Local news

Those movies set in Spokane? I’ve got just the ticket for you

I spent the past three days watching three movies filmed in Spokane: “Lies & Illusions,” “Wrong Turn at Tahoe” and “Give ’em Hell, Malone.”

Why? So you don’t have to.

I’m doing this as a public service, to report back on how our fair city fares on the big screen, I mean, small screen. All three of these movies went straight to DVD.

They’re all low-budget “action” movies with star wattage ranging from moderate (Christian Slater and Cuba Gooding Jr.) to even more moderate (Thomas Jane).

All three are loaded with car chases, fight scenes and kill shots. The bloody deaths reach into the dozens – sometimes before the opening credits. Their cinematic styles range from comic-book-noir (“Malone”) to thriller-with- humorous-quips (“Lies”) to Tarantino-Lite (“Tahoe”).

But I’m here to rate them strictly as showcases for Spokane, which, in the case of “Wrong Turn at Tahoe,” presents particular problems. This movie, starring Gooding and Harvey Keitel, was filmed entirely in Spokane, yet the setting is … New York.

Call it “Pulp Fiction” meets “The Sopranos” meets “low budget.”

Alert readers will immediately grasp the problem: Spokane resembles New York as Harvey Keitel resembles Catherine Zeta-Jones. The producers solved this problem by (1) shooting most of it indoors, and (2) fitting the cars with New York license plates.

The challenges were magnified by the fact that “Tahoe” was shot at the tail end of our brutal 2008-09 winter. When the movie ventures out on the street, you see mountainous piles of dirty snow. It doesn’t exactly scream Manhattan to me. Maybe northern Michigan.

“Give ’em Hell, Malone,” on the other hand, is set in an unspecified low-rent film-noir 1940s fantasy world. Spokane fills this bill quite nicely, mainly because the director stayed mostly within three blocks of the downtown railroad tracks. Massive chunks were filmed at the old Otis Hotel.

Spokane viewers will recognize their city immediately. Every other viewer will assume it’s set in a magical Raymond Chandler-land, if only Raymond Chandler had been a comic-book artist.

Which is why “Lies & Illusions” was so refreshing – and yet, so appalling.

Refreshing, because this Slater-Gooding movie is explicit about taking place right here in Spokane. Slater, a self-help novelist, drives into Spokane from Seattle early in the film to search for clues about his wife’s disappearance.

So nearly every scene is loaded with Spokane color. There’s a car chase through Riverfront Park; an escalator stunt at River Park Square; a girl-fight at O’Doherty’s Irish Grille; a shootout at the Red Lion River Inn; and an action-packed transaction at Washington Trust Bank.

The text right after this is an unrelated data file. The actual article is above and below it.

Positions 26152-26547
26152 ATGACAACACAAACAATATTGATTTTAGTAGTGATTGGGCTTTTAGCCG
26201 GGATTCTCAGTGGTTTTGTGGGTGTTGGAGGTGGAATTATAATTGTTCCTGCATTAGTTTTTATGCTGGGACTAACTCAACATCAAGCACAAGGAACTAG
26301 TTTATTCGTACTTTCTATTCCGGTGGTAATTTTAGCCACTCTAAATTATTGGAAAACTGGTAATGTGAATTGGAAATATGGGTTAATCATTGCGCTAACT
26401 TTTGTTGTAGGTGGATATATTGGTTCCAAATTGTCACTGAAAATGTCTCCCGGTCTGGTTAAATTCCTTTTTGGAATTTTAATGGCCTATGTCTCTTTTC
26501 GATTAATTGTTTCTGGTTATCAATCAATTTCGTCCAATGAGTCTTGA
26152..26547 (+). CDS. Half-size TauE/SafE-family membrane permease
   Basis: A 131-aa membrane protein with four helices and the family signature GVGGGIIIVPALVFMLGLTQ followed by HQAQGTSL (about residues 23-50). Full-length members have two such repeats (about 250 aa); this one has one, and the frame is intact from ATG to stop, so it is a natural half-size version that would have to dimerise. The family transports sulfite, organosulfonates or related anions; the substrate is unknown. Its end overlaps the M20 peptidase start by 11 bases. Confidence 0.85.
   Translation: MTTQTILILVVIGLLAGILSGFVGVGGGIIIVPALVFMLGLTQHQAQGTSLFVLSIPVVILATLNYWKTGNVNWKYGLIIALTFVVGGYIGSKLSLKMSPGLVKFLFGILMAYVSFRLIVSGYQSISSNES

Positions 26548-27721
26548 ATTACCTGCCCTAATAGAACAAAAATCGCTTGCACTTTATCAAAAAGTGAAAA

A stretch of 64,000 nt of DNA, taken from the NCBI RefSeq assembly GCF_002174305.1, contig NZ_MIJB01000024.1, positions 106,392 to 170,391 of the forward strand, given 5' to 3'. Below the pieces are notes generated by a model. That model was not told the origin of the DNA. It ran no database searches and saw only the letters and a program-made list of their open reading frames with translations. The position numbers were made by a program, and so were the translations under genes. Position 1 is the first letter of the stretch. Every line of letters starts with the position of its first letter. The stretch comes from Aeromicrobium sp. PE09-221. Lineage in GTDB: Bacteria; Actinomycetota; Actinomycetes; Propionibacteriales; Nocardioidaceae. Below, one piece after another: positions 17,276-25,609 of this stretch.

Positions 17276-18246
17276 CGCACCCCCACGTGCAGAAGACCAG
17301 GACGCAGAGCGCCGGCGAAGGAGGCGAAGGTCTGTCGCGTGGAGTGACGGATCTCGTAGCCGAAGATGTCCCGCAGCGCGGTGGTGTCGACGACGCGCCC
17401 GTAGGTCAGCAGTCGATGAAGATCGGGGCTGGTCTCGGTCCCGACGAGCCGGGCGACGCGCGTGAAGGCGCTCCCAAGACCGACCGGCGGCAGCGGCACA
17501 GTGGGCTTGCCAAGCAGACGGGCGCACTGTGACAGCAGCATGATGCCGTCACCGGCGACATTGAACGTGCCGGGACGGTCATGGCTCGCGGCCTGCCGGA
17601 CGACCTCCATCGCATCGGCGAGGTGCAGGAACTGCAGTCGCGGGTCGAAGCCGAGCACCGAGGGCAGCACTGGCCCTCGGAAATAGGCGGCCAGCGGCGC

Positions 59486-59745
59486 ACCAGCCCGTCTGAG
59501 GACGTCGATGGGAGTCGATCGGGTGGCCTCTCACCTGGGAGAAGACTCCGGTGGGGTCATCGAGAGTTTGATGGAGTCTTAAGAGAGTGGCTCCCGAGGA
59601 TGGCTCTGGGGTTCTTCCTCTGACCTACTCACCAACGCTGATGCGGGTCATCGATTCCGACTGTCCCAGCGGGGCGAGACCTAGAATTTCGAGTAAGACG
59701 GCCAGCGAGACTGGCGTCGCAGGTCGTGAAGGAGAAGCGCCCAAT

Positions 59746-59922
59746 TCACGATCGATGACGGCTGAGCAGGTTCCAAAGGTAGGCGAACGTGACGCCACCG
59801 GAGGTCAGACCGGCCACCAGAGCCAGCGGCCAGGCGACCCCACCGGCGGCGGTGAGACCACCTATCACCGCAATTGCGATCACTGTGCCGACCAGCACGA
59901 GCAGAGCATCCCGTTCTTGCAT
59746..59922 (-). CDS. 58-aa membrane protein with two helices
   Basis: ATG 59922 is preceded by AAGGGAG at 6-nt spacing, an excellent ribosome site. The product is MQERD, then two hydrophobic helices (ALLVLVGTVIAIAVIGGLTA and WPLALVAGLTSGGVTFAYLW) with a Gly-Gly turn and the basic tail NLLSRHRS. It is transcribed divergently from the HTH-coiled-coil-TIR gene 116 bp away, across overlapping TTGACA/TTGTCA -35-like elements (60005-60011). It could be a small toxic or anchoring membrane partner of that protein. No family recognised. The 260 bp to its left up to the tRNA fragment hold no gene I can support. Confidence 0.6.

The topper: a foot chase through the middle of Spokane’s St. Patrick’s Day Parade. Slater scampers through crowds of revelers and weaves between pickup truck “floats” (yeah, it’s our genuine St. Patrick’s Day Parade, all right).

And the most surprising thing of all: Spokane is not dismissed as Hicksville. One of the main characters utters, with complete sincerity, the following line: “I love this town.”

So “Lies & Illusions” doubles as an accurate visual document about what Spokane looked like, circa March 2008. We could all be proud of it.

Oh, except for that “appalling” part. “Lies & Illusions” is one dumb movie. They tried to turn it into a cross between an action movie and comedy. The unfortunate result: The action is laughable, but the comedy isn’t. This movie has a user rating of two stars out of five on Netflix. Here’s a typical comment: “Avoid this movie. Go to the dentist.”

So, sadly, this movie won’t prompt waves of cinema-fan tourists to pop in to O’Doherty’s to pay homage to its landmark girl-fight scene.

But all hope is not lost. Gooding is now back in Spokane to film another movie, “The Hit List,” possibly with Slater, too.

Here’s hoping “The Hit List” will be a hit. If not, here’s hoping that the setting will be “New York.”



There is one comment on this story »




Blogs

Soaking up the sun

S-R photojournalist Jesse Tinsley was waiting for scientists who were floating Hangman Creek from the Idaho border to study the shape of the riverbed when he spotted a painted box ...









Sections


Profile

Contact the Spokesman

Main switchboard:
(509) 459-5000
Customer service:
(800) 338-8801
Newsroom:
(509) 459-5400
(800) 789-0029
Back to Spokesman Mobile